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Monday, February 8, 2010

Science and Islam: Feb 8 2010

By al-Din on February 8, 2010 11:38 AM

Salam Tun,

Science, professionalism, and frauds

The practice of normal science or textbook science will not bring us to the frontier of technology. There are two prerequisites to enable non-normal (new) science to bloom, firstly knowledge and secondly the climate that allows constant disproving of hypothesis/ideas/findings to test their robustness and hence improve upon them.

Science is not the ultimate truth. We are using science to get closer to the truth. That is the dogma of science and a paradigm that scientists have to reconcile with. To quote Professor Syed Muhammad Naquib Al-Atas in his book Islam and the Philosophy of Science stated that “For every truth there is a limit that is true to that truth; the knowledge of that limit is wisdom”. The ultimate truth belongs to the Almighty and His revelations.

In our quest towards scientific advancement we must work on the basis of truth and reject the untruth. This etiquette on truth has been expounded more than 2000 years ago by Aristotle (384-322BC), a Greek philosopher “To be acceptable as scientific knowledge a truth must be a deduction from other truths”. Truth leads to a climate of trust and accountability towards research and public beneficiaries.

Advancement in science is essential for national security. In our case, the priority is the advancement of science aimed at abundance in food supply. Often said it is a national agenda or policy but we have failed to make it a reality especially in rice production. The country’s system of rice production must jettison itself to be self-sufficient and not at the current 60% self-sufficiency. The country needs to study and revamp the whole array of factors influencing our staple food supply chain – land, water, research, technology, processing, marketing, laws and regulation, and enforcement.

The very basic tenet of science as exemplified in testing a hypothesis follows standard experimental procedures. Thus, there are not that many shortcuts towards excellence in science. Suffice to say that the road towards excellence and leadership in science is long and arduous. To be a scientist, one has to go through the grinds of a sound training obtained from established institution with well-known academicians. Equiped with a strong foundation a scientist is likely to contribute towards high throughput of quality research, technology generation and paper writing.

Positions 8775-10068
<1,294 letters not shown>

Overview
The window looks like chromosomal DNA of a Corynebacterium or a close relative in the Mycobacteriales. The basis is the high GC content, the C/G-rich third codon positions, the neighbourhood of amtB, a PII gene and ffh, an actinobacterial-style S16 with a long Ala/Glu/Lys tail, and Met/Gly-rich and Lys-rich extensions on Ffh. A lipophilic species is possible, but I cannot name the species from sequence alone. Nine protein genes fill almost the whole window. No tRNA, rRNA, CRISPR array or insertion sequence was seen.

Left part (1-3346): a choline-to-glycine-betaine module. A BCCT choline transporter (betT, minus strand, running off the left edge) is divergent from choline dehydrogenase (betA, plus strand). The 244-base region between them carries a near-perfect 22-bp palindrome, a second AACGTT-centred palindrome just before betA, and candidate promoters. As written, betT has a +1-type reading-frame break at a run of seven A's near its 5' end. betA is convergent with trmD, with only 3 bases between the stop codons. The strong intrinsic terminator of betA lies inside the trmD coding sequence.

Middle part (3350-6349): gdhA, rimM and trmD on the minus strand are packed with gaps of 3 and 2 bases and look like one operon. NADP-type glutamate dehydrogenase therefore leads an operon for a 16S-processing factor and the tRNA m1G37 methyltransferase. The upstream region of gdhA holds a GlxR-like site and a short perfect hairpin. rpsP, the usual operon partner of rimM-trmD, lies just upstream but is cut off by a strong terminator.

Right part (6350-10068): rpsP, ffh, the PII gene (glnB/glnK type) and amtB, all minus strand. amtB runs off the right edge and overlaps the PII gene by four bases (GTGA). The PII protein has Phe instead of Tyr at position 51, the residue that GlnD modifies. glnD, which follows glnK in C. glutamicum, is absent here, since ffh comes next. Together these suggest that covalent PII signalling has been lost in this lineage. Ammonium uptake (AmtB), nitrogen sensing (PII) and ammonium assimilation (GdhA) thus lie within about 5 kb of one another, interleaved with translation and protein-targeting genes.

The hue and cry sometimes ago was that many professors and dons do not publish enough to meet their ranks (The Star, 21 Nov 2007). Whom to blame? The system or the so-called professors? To them the institution is a springboard for self-gain. Yes, scientists must write. Research results must be put in black and white and get published in acceptable publications so that new information can be disseminated and put to good use for the general public.

Writing sharpens the mind and the thought processes. It is not an easy task. It is an art. As in any work of art, practice makes perfect. It was noted that Abraham Lincoln once rewrote a letter a hundred times and yet did not send it for some reasons or another.

Improvement in writing comes gradually and seldom by leaps and bounds. It involves mental preparation beforehand – much reading and thinking about the subject matter over and over. The hardest act is to get into the physical commitment – getting glued to the chair and face the computer for hours on end, key in the data and the correct words, and out comes the draft paper! Usually, there is strong challenge or motivational force that moves us to write, be it to complete a thesis, for seminar presentation, or promotional inducement etc. Over time one gets the knack of writing and then it becomes a joy of doing it for whatever purpose. After a piece of good work is done (well), one tends to look back and in bewilderment say how in the world I could write that blurb!